Shorba is a Mughlai addition to Indian cuisine. This lentil soup is not just healthy but also hearty & comforting. This is what you need on a chilly day.
What is Shorba?
Hearing the word Shorba for the first time? What does Shorba mean? It’s nothing but soup and comes from the Arabic word Shurbah meaning soup. Traditionally, Shorba is a Mughlai cuisine recipe, but now you can easily call it a Punjabi or North Indian recipe as it has found a permanent place here. I call Shorba an Indian soup because aromatic curry spices are generally used to make it. Believed to have originated in Persia, Shorba is traditionally prepared by simmering meat in boiling water along with salt and flavored with aromatic curry spices and herbs.
My Shorba is bettter than your Shorba!
Over the years, many vegetarian variants of Shorba have become popular. Vegetarians prepare a variety of Shorba recipes like Palak(Spinach) Shorba, Lentil Shorba, Corn Shorba, Tomato Shorba, etc. The consistency of Shorba varies depending upon one’s taste and cooking style. Some like it thicker (stew like consistency) and some like it thinner (soup-like consistency) . It can be served as a main course or as a starter.
The day I first encountered Shorba!! 🙂
I have a funny anecdote to share about the first time I ever saw the word ‘Shorba’ on a menu. I had gone for dinner to a local restaurant. It wasn’t a special occasion but the fact that the boy I secretly crushed upon was also there made it special. I wanted to impress him by acting really cool (like all teenagers try to do when around their potential crushes). We sat down to eat and began browsing the menu. A couple of my friends (him included) ordered Dal Shorba. I had no idea what this Shorba was, but didn’t want to sound ignorant especially in his company. So when he asked me if I was okay ordering Shorba too, I just nodded.
As an adult, I know there is nothing wrong about not knowing something – it does not mean one is ignorant! However, as a child, I didn’t want to come across like I didn’t know! I was so tense until the order came out because I had no idea what to expect. My fervent prayers that Shorba be something good were answered. The gods smiled upon me that day :)! Now when I look back at that day, I find it so silly and laugh it off but back then it was really a big deal.
The way to Shorba!
People have their own take on how to make Dal Shorba. Here is how I prepare it. But let me apologize first. I couldn’t capture the in-process pictures while preparing this recipe as there was some problem with my camera. But I promise you that I will update this post with in-process shots the next time I make this dish. Until then, here is the detailed recipe.
Boil Tur Dal(Split Pigeon Peas), spinach and tomatoes in water to which salt and turmeric have been added. I normally use a pressure cooker – but you can use whatever method you like. You can even do this in your Instant Pot.
Once the Dal is cooked, prepare the Tadka (Tempering). Heat ghee (if vegan then you can use any other cooking oil) in a Tadka pan. Once its hot, add mustard seeds and once they begin to crackle, add cumin seeds. Fry for 10 seconds and then add grated ginger, minced garlic and green chillies. Fry all of this for 30 seconds. Next add chopped cilantro and fry it for another 15-20 seconds. Tempering for your Shorba is now done.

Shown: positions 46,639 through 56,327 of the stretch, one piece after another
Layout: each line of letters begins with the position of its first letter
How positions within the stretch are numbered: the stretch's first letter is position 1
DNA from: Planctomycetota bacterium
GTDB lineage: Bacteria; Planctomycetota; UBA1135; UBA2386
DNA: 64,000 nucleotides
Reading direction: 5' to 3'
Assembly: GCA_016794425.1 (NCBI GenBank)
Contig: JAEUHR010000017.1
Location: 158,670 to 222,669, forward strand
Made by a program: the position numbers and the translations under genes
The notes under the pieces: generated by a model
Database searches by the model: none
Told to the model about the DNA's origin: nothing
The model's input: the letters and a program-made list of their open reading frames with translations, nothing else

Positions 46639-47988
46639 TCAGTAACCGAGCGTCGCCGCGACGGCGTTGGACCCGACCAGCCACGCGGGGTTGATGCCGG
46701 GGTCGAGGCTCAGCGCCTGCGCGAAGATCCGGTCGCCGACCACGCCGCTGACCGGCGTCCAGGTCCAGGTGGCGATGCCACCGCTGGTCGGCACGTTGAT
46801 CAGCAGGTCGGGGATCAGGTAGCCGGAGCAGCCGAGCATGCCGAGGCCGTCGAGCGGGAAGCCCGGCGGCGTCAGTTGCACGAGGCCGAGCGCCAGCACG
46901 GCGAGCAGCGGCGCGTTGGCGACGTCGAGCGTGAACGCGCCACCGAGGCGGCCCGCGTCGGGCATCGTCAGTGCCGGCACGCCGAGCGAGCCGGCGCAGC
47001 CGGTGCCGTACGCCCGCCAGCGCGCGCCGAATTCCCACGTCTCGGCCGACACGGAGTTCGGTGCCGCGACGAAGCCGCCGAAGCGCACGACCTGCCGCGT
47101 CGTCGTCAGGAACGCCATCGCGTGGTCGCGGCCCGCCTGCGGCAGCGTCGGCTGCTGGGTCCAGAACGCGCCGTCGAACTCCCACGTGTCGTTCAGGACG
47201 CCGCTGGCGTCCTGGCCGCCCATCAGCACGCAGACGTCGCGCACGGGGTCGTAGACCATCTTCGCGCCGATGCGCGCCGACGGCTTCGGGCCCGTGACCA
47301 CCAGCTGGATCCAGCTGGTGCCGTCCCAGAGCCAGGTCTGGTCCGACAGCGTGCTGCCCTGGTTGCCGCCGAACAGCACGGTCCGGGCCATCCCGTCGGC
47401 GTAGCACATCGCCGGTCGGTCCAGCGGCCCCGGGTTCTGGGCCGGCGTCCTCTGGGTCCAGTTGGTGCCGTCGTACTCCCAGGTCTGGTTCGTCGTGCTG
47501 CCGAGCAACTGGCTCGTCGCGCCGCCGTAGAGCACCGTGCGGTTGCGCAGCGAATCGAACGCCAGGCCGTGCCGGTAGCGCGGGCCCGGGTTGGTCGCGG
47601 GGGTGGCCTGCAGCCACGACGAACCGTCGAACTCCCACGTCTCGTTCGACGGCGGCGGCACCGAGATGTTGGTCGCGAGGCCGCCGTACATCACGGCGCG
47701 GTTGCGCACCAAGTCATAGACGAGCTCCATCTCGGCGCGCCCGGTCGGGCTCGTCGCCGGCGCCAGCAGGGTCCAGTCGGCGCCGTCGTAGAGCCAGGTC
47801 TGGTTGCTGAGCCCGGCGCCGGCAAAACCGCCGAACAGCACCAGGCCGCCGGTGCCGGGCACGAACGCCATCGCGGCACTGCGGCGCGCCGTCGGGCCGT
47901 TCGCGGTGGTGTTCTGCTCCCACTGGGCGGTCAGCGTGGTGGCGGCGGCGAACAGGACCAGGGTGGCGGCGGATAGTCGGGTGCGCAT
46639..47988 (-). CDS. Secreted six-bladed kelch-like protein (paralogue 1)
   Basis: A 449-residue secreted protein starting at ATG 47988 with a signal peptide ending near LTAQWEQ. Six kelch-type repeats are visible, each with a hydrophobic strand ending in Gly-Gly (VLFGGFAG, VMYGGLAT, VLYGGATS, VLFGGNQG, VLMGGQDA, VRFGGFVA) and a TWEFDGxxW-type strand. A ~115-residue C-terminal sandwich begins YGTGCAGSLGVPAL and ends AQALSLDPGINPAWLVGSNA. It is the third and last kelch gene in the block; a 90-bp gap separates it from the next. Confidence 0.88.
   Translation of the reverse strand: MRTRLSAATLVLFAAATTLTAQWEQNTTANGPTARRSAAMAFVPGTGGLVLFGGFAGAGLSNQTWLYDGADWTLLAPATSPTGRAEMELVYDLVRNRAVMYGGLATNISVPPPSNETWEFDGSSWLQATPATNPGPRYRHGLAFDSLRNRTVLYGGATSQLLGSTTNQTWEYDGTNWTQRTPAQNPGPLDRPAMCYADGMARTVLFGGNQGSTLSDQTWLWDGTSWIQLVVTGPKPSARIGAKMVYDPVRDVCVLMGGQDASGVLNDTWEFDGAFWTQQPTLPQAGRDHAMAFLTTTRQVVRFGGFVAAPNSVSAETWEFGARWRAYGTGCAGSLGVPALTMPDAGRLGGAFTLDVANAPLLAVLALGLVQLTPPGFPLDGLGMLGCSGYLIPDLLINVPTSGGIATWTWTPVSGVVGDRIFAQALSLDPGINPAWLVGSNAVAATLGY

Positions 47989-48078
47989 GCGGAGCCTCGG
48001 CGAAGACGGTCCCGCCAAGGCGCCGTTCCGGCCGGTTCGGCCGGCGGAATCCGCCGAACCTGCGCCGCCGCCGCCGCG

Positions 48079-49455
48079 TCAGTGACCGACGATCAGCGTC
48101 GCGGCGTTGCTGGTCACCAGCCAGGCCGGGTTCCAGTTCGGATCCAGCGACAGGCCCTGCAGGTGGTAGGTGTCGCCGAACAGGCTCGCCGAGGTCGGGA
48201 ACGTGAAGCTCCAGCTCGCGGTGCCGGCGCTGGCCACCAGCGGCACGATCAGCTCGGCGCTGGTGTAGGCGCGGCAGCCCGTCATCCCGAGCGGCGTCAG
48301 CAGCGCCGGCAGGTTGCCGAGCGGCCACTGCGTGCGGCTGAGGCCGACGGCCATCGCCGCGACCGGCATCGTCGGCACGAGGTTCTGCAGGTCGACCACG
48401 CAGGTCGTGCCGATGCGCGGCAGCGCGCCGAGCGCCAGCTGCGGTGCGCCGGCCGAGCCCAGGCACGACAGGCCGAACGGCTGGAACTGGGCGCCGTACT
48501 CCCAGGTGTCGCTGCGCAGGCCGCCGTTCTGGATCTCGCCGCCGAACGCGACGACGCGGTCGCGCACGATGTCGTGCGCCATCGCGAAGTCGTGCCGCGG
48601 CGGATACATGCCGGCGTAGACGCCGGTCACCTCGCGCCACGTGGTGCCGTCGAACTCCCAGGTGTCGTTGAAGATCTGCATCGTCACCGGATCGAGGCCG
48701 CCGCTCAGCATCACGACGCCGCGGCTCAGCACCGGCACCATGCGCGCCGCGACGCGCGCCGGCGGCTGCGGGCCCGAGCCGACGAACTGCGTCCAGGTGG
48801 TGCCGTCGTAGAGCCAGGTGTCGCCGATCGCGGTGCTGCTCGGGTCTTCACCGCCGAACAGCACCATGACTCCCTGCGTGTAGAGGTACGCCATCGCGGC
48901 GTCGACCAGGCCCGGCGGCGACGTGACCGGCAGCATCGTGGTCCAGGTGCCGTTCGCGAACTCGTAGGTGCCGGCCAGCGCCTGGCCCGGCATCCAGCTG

Now you have two options here: you can mash the cooked Dal using a hand blender and then pour the Tadka over it or if you prefer a smooth homogeneous texture , you can mash the Tadka along with the Dal. Enjoy this Indian Dal Shorba/Lentil Soup warm with some croutons.
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- 1.5 cups Tur Dal
- 2 cups Spinach
- 1-2 Tomatoes
- 1 tsp Turmeric powder
- Salt as required
- 1 tbsp Ghee/cooking oil
- 1 tsp Mustard seeds
- 1 tsp Cumin seeds
- 6-7 cloves Garlic
- 1 inch Ginger
- 3-4 Green chillies
- 3-4 tbsp Chopped cilantro
- Boil Tur Dal/Split pigeon peas, Spinach and Tomatoes in water to which salt and Turmeric has been added. You can use a pressure cooker or even an Instant Pot. I usually use a pressure cooker and cook the mixture for about 6-7 whistles. Once the Dal is cooked, set it aside.
- Mince the garlic and grate the Ginger. Now we're ready to prepare the Tadka (Tempering). Heat Ghee (or any cooking oil) in a Tadka pan. Once the oil is hot, add the Mustard seeds and once they begin to crackle, add the Cumin seeds. Fry for 10 seconds and then add grated Ginger, minced Garlic and Green Chillies. Fry all of this for 30 seconds until the garlic turns ever so slightly brown. Next add the chopped Cilantro and fry for another 15-20 seconds. The Tadka is now ready.Be careful not to burn the ingredients - keep an eye on the flame!
- Now it's time to mix the Dal and Tadka. At this point, you have two options:(a) You can mash the cooked Dal using a hand blender and then pour the Tadka over it (b) You can mash the Tadka and Dal together. This will give you a nice, homogeneous mixture. If you don't like small spice fragments in your mouth, then option (b) is the way to go.
- Enjoy this Indian Dal Shorba/Lentil Soup warm with some croutons.
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Want to include lentils in your diet? Here are some lentil-based recipes that you can try – Spicy & Steamed Vegan Lentil Balls, Kale Adai | Kale & Lentil Savory Pancakes, Lentil & Rice Noodles | Paruppu Sevai, South Indian Medu Wada | Lentil Fritters, South Indian Spinach & Lentils Keerai | Kootu | Curry, Methi Dal | Fenugreek Lentil Stew, Thai Basil & Lentil Burger, Raddish & Lentil Stew, Moong Dal Spinach Chilla | Lentils & Spinach Crepes, Vegan Cabbage Kootu/Cabbage & Lentils Gravy, Vegan Lentil Crepes Using Leftover Dal, Lentils Beet Soup with Baked Naan Chips, Lasooni Dal Palak/Lentils Soup with Spinach Garlic, Masoor Dal/Pink Lentils cooked with Spinach and Poricha Kootu (Vegetable and Lentils gravy).